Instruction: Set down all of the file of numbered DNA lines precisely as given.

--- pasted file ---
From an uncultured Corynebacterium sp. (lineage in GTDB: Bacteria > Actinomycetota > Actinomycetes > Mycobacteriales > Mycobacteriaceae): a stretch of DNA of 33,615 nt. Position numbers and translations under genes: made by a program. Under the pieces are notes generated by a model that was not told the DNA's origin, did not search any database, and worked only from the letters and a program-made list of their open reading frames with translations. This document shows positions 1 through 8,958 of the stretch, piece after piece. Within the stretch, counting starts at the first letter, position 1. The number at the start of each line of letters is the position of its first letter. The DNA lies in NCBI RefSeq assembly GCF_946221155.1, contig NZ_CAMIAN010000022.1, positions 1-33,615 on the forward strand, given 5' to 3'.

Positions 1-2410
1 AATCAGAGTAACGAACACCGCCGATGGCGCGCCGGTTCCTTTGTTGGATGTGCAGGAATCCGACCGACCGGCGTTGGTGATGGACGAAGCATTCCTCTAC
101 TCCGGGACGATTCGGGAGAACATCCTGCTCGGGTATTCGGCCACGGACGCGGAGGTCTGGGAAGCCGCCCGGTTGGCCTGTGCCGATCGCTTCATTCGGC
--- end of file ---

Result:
From an uncultured Corynebacterium sp. (lineage in GTDB: Bacteria > Actinomycetota > Actinomycetes > Mycobacteriales > Mycobacteriaceae): a stretch of DNA of 33,615 nt. Position numbers and translations under genes: made by a program. Under the pieces are notes generated by a model that was not told the DNA's origin, did not search any database, and worked only from the letters and a program-made list of their open reading frames with translations. This document shows positions 1 through 8,958 of the stretch, piece after piece. Within the stretch, counting starts at the first letter, position 1. The number at the start of each line of letters is the position of its first letter. The DNA lies in NCBI RefSeq assembly GCF_946221155.1, contig NZ_CAMIAN010000022.1, positions 1-33,615 on the forward strand, given 5' to 3'.

Positions 1-2410
1 AATCAGAGTAACGAACACCGCCGATGGCGCGCCGGTTCCTTTGTTGGATGTGCAGGAATCCGACCGACCGGCGTTGGTGATGGACGAAGCATTCCTCTAC
101 TCCGGGACGATTCGGGAGAACATCCTGCTCGGGTATTCGGCCACGGACGCGGAGGTCTGGGAAGCCGCCCGGTTGGCCTGTGCCGATCGCTTCATTCGGC